Metaphors are another way to see how our conscious or unconscious beliefs shape our thinking and behavior. Here are some ways leadership metaphors that fit the 21st century.

Wireless Leadership

Some of us remember having phones plugged into a wall or a time when computers needed to be linked with a cord to work. These images reflect a kind of leadership we associate with command and control. People receiving a directive had to be attached to their leader to know what to do.

Today, our phones and computers are part of a wireless network and they don’t need to be “plugged in” to be used or be useful. Wireless technology allows anyone to connect anytime, to anywhere. Being wireless raises images of millions of users initiating action and making decisions. Wireless leadership helps us imagine an organization where staff members make decisions and initiate actions that serve the whole organization without being directed every step of the way by positional leaders.

They are not connected to positional leaders in a traditional way and positional leaders depend on staff members to be able to self-organize around their work. It assumes an equitable or collaborative sense of relationship rather than a demarcation or rank ordering between leaders and followers.

Distributive leadership is an example of leadership that reflect the dynamics of a wireless metaphor. Leadership is distributed throughout all levels of the organization. If we reimagined leadership using a wireless metaphor, we would expand our beliefs to see that leadership can be “unplugged” from positional leadership and we would begin to look for leadership behavior throughout the organization. Finally, we would reflect on how to manifest this kind of wireless leadership in our organizations.

Network Leadership

Networked Leadership

Hierarchical leadership recalls a top-down, pyramid image filled with managers and unskilled labor. The managers have a positional authority and organizational leaders are assumed to also be managers. A new metaphor for leadership is networks.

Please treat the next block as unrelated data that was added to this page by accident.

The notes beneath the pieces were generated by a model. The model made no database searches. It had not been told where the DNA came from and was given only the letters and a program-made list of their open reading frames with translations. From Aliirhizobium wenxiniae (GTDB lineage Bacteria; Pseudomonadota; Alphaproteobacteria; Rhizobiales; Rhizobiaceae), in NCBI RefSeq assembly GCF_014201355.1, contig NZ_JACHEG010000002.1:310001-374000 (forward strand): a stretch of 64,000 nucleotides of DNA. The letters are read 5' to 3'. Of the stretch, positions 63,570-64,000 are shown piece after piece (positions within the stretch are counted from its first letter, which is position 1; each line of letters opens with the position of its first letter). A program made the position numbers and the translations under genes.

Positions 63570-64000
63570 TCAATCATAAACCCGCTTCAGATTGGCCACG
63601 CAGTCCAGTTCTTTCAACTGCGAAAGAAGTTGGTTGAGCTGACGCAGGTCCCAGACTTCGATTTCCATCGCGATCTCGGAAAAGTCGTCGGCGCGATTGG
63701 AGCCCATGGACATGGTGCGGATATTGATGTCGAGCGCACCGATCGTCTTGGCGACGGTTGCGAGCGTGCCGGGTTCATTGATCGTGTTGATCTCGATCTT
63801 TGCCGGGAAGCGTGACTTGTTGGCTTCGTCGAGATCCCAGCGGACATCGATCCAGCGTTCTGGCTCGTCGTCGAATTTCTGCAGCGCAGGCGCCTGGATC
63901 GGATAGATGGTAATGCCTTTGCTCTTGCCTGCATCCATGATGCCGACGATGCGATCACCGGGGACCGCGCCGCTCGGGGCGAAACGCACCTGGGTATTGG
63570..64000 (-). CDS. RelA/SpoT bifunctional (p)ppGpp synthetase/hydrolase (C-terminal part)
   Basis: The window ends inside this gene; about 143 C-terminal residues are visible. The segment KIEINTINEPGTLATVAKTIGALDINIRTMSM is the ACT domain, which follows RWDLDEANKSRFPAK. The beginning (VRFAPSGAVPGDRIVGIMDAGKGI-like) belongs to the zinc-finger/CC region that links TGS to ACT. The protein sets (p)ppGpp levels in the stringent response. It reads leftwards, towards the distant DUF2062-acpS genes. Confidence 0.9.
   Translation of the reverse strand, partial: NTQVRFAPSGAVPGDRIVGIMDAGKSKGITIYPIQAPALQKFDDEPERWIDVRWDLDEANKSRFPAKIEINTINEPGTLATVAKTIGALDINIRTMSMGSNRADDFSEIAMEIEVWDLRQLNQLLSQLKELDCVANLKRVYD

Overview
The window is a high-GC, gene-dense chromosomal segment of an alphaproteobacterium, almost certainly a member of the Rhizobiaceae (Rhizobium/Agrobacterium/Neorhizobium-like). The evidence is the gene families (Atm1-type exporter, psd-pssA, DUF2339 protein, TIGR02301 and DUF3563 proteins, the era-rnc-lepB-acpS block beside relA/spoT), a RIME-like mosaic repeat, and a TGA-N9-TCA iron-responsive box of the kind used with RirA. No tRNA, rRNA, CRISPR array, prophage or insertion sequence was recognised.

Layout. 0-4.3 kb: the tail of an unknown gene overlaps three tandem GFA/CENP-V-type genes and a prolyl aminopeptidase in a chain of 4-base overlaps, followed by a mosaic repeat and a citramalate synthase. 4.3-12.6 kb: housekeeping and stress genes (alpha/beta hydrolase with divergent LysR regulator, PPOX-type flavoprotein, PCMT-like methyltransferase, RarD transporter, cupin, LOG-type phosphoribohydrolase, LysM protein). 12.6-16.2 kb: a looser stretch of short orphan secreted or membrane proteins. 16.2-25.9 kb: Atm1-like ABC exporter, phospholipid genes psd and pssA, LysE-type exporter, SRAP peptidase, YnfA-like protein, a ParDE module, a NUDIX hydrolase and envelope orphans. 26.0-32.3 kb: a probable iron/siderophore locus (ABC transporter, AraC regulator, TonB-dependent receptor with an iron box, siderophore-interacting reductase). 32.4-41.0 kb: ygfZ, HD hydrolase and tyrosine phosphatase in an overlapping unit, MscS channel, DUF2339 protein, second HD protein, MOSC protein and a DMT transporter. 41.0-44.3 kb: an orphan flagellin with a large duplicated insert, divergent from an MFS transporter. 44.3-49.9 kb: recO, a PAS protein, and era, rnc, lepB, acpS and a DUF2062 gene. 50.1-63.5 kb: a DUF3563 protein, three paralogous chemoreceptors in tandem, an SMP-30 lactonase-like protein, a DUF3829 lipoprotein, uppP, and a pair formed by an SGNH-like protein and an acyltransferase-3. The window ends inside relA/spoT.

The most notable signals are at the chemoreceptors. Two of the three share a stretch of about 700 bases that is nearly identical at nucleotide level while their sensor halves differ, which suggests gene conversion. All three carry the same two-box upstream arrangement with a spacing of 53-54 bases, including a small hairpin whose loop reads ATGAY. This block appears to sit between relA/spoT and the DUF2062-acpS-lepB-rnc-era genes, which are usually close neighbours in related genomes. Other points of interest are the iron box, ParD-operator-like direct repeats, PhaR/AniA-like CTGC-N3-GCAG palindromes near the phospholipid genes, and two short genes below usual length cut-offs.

A networked metaphor assumes that an organization is filled with connections and open systems of influence. It is primarily a metaphor for relationships, influencing, learning, and new ways of organizing that are based on connectivity from any place to anyone. In a networked metaphor, positional authority gives way to authentic engagement with bottom-up innovation and self-organization working with top-down strategic direction and alignment. Organizations whose competitive edge is driven by knowledge and innovation would do well to strengthen their networked leadership. Software companies tend to have these networked cultures, in part, because innovation and learning flow through relationships.

Living System

Living System Leadership

The living systems metaphor recognizes humans, not as cogs, but as living entities that are filled with emotion, consciousness, and complexities. Human beings make up organizations; therefore, organizations are also living systems. They are “alive” and the dynamics of organizations are more like those we see in nature than those we see in machines. If we take the idea of organizations as living systems to the next level, we would be asking “what is my organization becoming?” and “how can I help my organization continue to evolve and discover its purpose?”

The traditional fusion of ego and a positional leader reflects the thinking that an organization only exists to serve the individual leader and their wants or needs. The shift to thinking of organizations as alive with a kind of consciousness and will of its own has huge implications for our thinking and our leadership behavior.

New Leadership Thinking

Building on these new metaphors, new leadership questions arise. Below is a table that reframes the principle leadership question, strategies, and challenges based in the emergent and traditional systems frameworks.

New Questions for 21st Century Leadership

Principles and Assumptions based on Networked, Nature-Based and Biological Paradigms with a living system framework.

Principles and Assumptions based on Industrial, mechanistic bureaucratic systems and Newtonian Physics

Leadership Question: What can I unleash?